by Keith Glab, BaseballEvolution.com
April 5, 2005
"The Giants are still going to win the National League West. The only difference is they wonít run away with it. Well, at least not until August."
~Bob Nightengale, doubtless on an illegal substance far more dangerous than steroids are.
This would have been an idiotic statement to make with a healthy Barry Bonds playing for the Giants. But this article was published in the March 23-29 issue of Sports WeeklyÖ after it was already known that the best hitter in the game would be sidelined for at least six weeks.
Nightengale offers up two nuggets of evidence for why a team of old, fading players can sustain the loss of the one player in baseball history to improve going into his 40ís, A.K.A. the only player on the Giantsí roster to post an OBP over .368 in a full season last year (.609), A.K.A. the man who produced nearly 22% (185/850) of the Giantsí runs last season.
- "This enables the Giants to use their secret weapon: Pedro Feliz."
Well, this secret weapon was actually used in 144 games last year, second only to Bonds (147) and Marquis Grissom (145) on San Francisco. It seems to me that Felipe Alou didnít have any problems getting this marginal bat into the lineup card in a year when Bonds was healthy. Not that anyone should want an OBP of .305 in his lineup, particularly to replace someone who had an OBP of .609 that same year.
Ah, but Nightengale argues that Feliz "had only five fewer hits and nine fewer RBI in April [than Bonds did] last season." So leaving aside the fact that Feliz made 21 more outs, hit eight fewer homers, and scored 16 fewer runs than Bonds in April last season, Nightengale dismisses the significance of 9 RBI per month. Quick math calculates that to be a difference of about 54 RBI over the course of a season.
We could crunch similar numbers for Michael Tucker, but you know, whoever we plug in from San Franciscoís bench full of sorry veterans isnít going to match up well to Barryís output.
- "Theyíre really only missing Bonds for about 50 at-bats. He walked the rest of the time."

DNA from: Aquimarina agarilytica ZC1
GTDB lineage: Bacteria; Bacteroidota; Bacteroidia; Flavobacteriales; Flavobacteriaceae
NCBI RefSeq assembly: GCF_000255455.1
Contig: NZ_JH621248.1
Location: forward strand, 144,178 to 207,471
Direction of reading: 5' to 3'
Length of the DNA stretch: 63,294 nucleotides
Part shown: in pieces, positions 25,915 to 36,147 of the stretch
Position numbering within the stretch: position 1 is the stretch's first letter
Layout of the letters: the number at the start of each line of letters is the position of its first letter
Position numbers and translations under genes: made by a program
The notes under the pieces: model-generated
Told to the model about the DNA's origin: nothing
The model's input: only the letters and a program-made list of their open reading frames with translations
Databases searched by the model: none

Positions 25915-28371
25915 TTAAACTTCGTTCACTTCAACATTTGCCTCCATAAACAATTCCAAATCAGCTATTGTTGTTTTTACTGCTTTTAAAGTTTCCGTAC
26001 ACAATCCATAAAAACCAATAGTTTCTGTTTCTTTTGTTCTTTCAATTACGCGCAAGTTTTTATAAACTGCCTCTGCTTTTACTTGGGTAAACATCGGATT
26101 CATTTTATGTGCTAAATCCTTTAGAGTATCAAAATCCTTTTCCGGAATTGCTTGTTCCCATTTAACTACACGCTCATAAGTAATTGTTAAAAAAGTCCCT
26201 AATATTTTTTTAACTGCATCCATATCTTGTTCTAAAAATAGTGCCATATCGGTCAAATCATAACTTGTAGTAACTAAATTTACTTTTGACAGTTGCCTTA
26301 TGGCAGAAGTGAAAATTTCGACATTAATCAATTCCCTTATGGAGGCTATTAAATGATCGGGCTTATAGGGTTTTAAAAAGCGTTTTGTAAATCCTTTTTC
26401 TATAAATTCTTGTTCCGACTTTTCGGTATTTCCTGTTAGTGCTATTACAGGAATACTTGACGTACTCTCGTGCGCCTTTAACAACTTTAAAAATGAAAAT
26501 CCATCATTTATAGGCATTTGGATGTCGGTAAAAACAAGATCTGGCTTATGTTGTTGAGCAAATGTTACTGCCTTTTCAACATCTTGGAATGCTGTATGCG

A few months ago I concocted an in-depth study of how Bondsí walks are about as valuable as anything he could do swinging the bat. Briefly, it shows that in addition to Barryís aforementioned 185 Runs Produced, his 232 walks led to gobs of runs scored by the Giants that do not show up in Bondsí stat line. But since thatís a bit complicated for someone with Bobís apparent misunderstanding of baseball to grasp, let me leave him the following equations:
Bonds walking = runs scored
Feliz/Tucker making outs = innings ended
Basically, avoiding outs is a very good thing, and itís disturbing to find that not only is there a prominent sportswriter out there who does not understand this, but that he could find a quote from J.T. Snow to reaffirm his sentiment: "He gets walked and pitched around so much that youíre really not missing that many at-bats." To parallel Asher, Disingenuous veteran statements about the importance of walking have reached an all-time Snow.
Look, in 2004, the Giants went 4-11 in games that Barry did not appear (or 2-7 in April and May, since thatís all some people are willing to look at). That means that San Francisco had a .592 winning percentage in games that Bonds played in, and a .267 winning percentage in games that he was absent for. These are undoubtedly some of the most disparate numbers of this kind ever, and Bondsí supporting cast isnít likely to be better than it was last year.
Nightengaleís last words in the article are as follows: "The calmness and tranquility in the Giantsí clubhouse is actually scary." I imagine that the clubhouse will get a lot scarier in mid-May, when the Giants will be battling Arizona and Washington for the NLís worst record.